"MIRACLE LEAF" CLAIMED IN LEONE, AMERICAN SAMOA

By Bill Mahn

PAGO PAGO, American Samoa (November 17, 1999 – Samoa News)---"Is it true? What does it mean? Is it real?" are just a few of the questions being asked about an unusual occurrence stirring up Catholic families in Leone village this week.

The story goes like this: Two young girls are playing in the yard under a tree. They recall the appearance of a bright light, shining at their feet. The girls are entranced with this effect, and when the light disappears, a leaf falls to the ground to that spot.

The two girls, ages 8 and 10, bring their find to an older sister who takes it to their mother. This woman then leaves the fallen leaf in the sun for some days (maybe 10). A picture of what appears to be the Blessed Virgin Mary and a young Jesus appears on the leaf.

The family takes the leaf to Leo'o Nua Sipili, who mounts it in a frame. Visitors and family members claim a wondrous "feeling" when in the presence of the leaf.

Early Tuesday evening, small groups merge into larger crowds, as believers arrive to say the Rosary.

It is a story very familiar to Catholics the world over. Visitations from the Virgin Mary have occurred in several famous manifestations, such as those of Lourdes in France, Fatima in Spain, and Guadalupe in Mexico.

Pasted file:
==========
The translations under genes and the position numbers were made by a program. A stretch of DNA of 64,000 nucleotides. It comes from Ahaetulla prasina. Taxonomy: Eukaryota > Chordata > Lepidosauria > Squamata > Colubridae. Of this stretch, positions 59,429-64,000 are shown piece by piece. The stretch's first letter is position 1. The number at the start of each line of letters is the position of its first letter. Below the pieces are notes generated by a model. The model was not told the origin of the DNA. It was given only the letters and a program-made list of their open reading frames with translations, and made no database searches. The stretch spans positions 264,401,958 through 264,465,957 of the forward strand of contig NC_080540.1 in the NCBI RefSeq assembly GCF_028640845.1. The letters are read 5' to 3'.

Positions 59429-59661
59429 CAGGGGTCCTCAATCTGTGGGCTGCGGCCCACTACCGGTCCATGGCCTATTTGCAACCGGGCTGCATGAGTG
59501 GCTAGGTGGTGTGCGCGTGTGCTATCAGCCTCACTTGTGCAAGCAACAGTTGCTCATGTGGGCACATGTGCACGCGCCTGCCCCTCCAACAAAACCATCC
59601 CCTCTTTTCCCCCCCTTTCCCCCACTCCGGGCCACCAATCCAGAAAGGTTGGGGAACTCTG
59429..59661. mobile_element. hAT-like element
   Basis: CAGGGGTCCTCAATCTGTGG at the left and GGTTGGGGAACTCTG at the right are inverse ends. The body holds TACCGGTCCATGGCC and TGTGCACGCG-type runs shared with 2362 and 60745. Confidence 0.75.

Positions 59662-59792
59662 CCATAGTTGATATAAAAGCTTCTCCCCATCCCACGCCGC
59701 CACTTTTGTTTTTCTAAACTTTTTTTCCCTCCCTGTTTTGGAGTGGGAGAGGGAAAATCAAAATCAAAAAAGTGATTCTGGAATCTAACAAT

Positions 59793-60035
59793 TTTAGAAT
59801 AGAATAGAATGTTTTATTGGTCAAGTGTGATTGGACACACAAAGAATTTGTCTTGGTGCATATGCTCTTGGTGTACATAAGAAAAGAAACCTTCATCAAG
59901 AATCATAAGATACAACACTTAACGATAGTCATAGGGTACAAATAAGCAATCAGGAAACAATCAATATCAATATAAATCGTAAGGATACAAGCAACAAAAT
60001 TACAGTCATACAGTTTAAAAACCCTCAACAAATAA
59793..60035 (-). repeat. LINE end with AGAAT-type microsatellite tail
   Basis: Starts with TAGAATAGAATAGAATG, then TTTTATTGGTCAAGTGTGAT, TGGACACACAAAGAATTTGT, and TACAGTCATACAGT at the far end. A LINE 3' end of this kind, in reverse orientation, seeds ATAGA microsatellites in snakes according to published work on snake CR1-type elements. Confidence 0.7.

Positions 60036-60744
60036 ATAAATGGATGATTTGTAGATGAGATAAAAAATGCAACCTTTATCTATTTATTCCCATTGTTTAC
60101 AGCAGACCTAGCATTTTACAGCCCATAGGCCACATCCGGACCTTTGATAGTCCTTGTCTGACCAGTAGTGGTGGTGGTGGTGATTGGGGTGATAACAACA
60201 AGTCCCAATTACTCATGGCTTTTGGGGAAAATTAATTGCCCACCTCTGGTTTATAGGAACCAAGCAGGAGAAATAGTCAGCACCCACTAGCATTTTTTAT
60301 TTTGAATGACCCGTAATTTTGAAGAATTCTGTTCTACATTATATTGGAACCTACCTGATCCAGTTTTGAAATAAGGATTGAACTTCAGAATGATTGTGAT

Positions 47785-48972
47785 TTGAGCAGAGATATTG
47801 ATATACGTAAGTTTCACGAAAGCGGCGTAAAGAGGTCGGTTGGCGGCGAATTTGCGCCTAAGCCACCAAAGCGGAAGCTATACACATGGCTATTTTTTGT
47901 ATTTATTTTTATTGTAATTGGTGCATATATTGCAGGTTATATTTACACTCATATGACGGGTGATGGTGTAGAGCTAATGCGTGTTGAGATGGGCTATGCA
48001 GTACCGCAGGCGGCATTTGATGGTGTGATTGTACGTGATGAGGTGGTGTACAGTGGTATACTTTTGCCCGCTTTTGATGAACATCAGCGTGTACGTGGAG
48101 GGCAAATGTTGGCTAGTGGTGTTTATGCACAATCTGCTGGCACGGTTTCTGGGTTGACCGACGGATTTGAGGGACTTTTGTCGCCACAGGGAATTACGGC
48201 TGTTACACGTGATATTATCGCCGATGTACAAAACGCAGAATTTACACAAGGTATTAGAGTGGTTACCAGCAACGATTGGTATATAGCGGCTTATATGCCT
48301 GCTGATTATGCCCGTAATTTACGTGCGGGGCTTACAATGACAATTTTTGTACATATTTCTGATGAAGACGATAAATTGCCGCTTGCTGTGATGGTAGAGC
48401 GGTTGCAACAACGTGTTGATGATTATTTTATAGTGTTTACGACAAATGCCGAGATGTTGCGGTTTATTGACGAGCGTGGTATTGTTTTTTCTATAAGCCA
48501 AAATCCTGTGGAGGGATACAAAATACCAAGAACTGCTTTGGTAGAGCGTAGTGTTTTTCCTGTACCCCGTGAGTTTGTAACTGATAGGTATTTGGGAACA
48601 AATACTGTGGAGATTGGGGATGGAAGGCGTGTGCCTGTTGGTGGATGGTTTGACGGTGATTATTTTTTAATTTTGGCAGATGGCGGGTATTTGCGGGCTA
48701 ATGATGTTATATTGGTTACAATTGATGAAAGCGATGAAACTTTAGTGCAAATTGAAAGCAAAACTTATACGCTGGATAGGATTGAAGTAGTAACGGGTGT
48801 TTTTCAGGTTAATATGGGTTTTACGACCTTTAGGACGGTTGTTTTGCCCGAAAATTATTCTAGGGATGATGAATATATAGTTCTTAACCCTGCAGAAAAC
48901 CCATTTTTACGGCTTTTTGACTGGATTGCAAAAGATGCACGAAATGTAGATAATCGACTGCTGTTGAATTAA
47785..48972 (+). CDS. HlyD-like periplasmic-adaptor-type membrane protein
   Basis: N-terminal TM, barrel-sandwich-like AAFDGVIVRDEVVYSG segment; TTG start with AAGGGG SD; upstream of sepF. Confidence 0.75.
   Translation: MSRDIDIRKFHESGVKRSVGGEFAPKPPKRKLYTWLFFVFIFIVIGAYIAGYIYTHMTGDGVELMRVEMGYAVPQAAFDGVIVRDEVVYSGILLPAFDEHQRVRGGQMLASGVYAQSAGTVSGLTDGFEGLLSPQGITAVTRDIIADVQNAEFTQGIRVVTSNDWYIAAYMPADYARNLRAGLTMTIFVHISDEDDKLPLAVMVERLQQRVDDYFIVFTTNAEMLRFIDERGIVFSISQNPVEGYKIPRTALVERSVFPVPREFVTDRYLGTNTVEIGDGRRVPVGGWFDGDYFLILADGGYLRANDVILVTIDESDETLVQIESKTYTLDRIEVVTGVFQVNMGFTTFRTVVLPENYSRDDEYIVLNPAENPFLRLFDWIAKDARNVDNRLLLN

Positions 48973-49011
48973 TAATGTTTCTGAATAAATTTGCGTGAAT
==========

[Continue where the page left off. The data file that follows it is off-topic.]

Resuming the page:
It is always a vision bestowed on children, followed by "miracles" (usually healing of the sick), and then the site of the visitation serves as a focus for pilgrimages by devout believers.

What is happening in Leone? "It's just a painted leaf!" claim skeptics. "Someone just did it!" says another.

The "Miracle Leaf" was examined closely (but not scientifically) by this reporter. There is certainly a picture on a real leaf. It is stylized, which means it is not a "photographic" reproduction. If painted, it was done extremely cleverly.

The leaf itself appears in remarkable preservation, as a fresh leaf taken from the same tree appeared withered and wrinkled within a few hours. However, the leaf was kept under glass in a picture frame, so its texture could not be determined.

The figures in the picture, a young woman and a younger male figure, are not labeled and bear no inscriptions or symbols on their clothes. However, a distinct circular "halo" can be seen over the woman's head, and this does not appear to be part of the same paint that makes up the rest of the image. A similar yellowish "staining" appears as an "aura" around the young male figure's head.

Whatever interpretation one wishes to give to the claims and story concerning the "miracle leaf", it is certainly apparent that many who have visited the site believe it is something special.

Whether the Catholic Church will give sanction to the artifact remains to be seen. For a true "miracle" to take place (and be "believed" as a miracle), a very strict and rigorous set of criteria must be met. Indisputable evidence of "divine" events is almost impossible to demonstrate.

The story of the "Miracle Leaf" is just beginning. Maybe we'll all have a laugh over somebody's idea of a joke sometime soon. Or maybe not.

Items from the SAMOA NEWS, American Samoa's daily newspaper, may not be republished without permission. To contact the publisher, send e-mail to

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